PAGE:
While some may certainly be able to find a book on the list of the 50 worst books of the twentieth century that they love, there is at least one book I hate that did not make the list: Ulysses by James Joyce.
This book is often considered the greatest English language book of the twentieth century. There is certainly something to be said for the mastery of literary technique exhibited by Joyce. There is just one problem: no one actually reads this book for enjoyment, or even really reads it at all. It's just too miserable and pointless. I have not read it either; nor do I plan to. My favorite review of Ulysses gave it a grade of F x Googolplex, which has caused me much amusement since.
John C Wright stirred up the hornet's nest by calling a spade a spade, but his judgement is essentially correct. Like much modern art, Ulysses is technique unmoored from purpose, and perfected. There really is something amazing about the mastery of shape and color achieved by the fine artists of the twentieth century, but now they find they really have nothing to say. Ulysses is much the same, the pinnacle of the novel, except that it fails to do the one thing, the most important thing. Tell an interesting story.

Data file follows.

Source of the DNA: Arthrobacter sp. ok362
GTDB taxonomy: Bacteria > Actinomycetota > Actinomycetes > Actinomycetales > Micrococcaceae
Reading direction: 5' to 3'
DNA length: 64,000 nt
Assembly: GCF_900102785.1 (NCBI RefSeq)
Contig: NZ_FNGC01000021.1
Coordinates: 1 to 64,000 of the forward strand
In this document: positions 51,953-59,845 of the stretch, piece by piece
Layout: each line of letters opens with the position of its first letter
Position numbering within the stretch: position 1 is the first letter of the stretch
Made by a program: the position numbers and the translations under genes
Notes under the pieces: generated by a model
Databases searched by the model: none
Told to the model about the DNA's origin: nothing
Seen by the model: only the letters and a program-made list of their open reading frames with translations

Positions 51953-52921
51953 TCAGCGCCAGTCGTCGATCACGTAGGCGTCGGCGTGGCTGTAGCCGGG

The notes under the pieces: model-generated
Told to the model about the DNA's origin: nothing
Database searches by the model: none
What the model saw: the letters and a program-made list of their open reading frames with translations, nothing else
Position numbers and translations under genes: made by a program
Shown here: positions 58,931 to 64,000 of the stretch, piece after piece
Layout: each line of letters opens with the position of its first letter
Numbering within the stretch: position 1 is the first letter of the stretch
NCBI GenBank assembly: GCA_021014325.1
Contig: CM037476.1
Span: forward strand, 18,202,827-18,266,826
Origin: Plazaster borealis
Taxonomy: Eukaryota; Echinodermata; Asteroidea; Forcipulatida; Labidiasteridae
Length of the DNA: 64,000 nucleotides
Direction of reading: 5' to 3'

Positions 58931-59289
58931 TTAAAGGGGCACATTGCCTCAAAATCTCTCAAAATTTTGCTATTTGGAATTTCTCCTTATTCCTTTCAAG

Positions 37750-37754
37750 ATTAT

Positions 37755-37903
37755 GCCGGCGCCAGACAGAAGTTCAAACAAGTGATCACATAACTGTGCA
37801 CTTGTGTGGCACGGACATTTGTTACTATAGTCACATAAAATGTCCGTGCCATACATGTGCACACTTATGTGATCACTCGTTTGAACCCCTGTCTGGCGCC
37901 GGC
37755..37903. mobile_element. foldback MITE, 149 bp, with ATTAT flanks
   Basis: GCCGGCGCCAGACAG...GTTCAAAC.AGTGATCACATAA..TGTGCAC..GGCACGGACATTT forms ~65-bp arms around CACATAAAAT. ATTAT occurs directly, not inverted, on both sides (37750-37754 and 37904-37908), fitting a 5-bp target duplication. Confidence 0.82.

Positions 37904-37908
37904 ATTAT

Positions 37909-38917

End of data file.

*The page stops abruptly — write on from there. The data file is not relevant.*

The best book of the twentieth century is assuredly the Lord of the Rings, one that is consistently beloved and read over and over, even by people who would hate Tolkien's worldview and his purpose in writing the book if they knew what it was. However, most people do not, and simply enjoy the book on whatever level they are capable of approaching it. This is the greater accomplishment, and really, the better book.